Kate was racing the Muni bus toward the stop at the corner. She was wet and out of breath. It was bad enough, she thought as the bus slowed, that the skinheads had ripped up her peace poster. But why did they have to drench her with ice water?
The bus stopped and the doors flapped open. Kate leaped onto it, flashing her bus pass and shivering her way toward the back. A sudden San Francisco fog had rolled over the peace rally just as it was breaking up, quickly turning a sunny afternoon chill and dreary. The skinheads had jumped her when she rounded a corner, away from the others, headed for the bus and home.
I’m going to take up the invitation offered by young Friend Paul Christiansen, in a comment to his article in the Western Friend, “Younger Blood, Older Eyes.”
The article opens well:
Western Quakers seem tired to me. Those of us on committees feel it most clearly, I think, especially people on Nominating like me: a sense of how important our Society’s work is, and a sense of the limited energy we have for it. There are fewer of us to carry on larger tasks; our strongest and wisest have been carrying us for a long time, and when they lay down their burdens, the work is not taken up again with such vigor or skill. Some have life left, but it seems that many feel stretched, weary. Not enough coffee and too many cups.
In December 2010, on a bright but cold afternoon, I took a serious blow to the ego, and what’s left of my cultural pride. It probably did me good, but I’m still rubbing the sore spot: it’s like a bruise that just won’t heal. It started out fine, when I got off a bus not far from Waterford, Ireland, just in time for an interview.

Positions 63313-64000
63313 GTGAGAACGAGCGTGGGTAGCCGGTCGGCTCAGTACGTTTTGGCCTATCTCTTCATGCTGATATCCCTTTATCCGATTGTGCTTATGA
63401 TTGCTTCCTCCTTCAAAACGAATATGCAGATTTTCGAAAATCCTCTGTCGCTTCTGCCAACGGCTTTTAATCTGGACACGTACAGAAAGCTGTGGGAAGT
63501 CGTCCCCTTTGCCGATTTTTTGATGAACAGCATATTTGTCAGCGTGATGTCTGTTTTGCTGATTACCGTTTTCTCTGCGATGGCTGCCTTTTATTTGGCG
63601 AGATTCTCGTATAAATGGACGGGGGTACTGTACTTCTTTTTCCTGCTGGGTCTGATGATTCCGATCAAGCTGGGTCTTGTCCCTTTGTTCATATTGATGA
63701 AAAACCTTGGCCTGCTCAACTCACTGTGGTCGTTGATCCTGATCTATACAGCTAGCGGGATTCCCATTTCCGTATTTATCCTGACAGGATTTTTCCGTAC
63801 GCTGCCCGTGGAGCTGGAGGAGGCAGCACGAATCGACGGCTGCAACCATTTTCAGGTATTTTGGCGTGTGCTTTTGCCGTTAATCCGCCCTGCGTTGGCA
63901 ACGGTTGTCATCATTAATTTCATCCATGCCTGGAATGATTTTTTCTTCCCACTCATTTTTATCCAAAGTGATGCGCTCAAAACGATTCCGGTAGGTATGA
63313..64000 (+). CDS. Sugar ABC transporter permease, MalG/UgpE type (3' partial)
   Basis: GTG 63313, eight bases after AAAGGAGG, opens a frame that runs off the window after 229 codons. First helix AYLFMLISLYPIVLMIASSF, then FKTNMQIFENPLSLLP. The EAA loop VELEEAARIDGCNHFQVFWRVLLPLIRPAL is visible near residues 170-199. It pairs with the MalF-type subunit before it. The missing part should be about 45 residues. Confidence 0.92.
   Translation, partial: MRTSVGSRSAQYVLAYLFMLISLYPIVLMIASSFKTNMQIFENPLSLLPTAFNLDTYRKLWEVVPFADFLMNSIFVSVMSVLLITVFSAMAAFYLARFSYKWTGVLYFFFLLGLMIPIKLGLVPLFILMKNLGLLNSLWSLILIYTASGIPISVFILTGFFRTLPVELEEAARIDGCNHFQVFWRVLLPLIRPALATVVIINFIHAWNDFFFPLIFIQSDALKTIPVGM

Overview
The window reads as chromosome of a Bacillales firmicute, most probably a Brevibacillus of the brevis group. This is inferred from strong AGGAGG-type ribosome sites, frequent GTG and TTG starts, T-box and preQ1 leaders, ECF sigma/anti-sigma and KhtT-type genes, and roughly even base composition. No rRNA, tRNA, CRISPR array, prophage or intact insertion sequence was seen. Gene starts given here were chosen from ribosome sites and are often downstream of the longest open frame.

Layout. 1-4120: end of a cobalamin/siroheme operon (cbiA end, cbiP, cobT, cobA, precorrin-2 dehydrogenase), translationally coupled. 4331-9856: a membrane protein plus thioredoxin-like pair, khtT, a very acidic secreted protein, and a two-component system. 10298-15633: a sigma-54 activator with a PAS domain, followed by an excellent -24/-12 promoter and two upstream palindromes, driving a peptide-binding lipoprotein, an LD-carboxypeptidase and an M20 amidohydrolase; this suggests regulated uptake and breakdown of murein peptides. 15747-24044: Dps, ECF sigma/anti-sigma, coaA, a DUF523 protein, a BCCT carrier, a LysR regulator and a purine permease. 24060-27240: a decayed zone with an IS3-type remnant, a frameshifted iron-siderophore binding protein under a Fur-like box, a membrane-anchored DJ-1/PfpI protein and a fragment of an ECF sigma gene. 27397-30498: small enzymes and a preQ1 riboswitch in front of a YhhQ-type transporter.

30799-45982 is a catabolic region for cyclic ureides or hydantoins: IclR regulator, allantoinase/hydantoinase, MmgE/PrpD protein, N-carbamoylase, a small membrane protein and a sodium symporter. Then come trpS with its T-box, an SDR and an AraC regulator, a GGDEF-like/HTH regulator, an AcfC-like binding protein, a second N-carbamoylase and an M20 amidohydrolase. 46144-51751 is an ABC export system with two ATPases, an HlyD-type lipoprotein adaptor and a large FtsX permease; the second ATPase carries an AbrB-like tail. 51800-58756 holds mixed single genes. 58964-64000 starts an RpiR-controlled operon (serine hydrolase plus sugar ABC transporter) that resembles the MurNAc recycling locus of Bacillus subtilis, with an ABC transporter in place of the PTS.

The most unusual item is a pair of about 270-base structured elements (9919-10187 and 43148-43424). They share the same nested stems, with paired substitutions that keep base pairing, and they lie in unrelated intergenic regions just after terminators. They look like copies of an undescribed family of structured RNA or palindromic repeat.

I really didn’t want to spend much time on this blog talking about current affairs.
But it’s becoming inescapable. And one topic that requires mention is an ongoing story that only fitfully pops up on the radar screen, but which is a BIG ongoing deal. And the Big Deal is the answer to this question:
The Haymarket massacre (or Haymarket riot) took place on Tuesday May 4, 1886, at the Haymarket Square in Chicago. It became the September 11 of its time. It began as a rally in support of striking workers. An unknown person threw a bomb at police as they tried to disperse the rally.
“Sedition Watch.” This feature brings up “dots” of data that come onto my radar screen, which I’m working to connect.
The implications of the potential connections are unsettling, and I hope the authorities are watching. The elements here are straightforward: there are a lot of upset people, mostly guys, with guns out there, and with a high level of training in how to use them. And they are being fed a diet of sedition — talk of violent insurrection, or perhaps mounting a coup d’etat.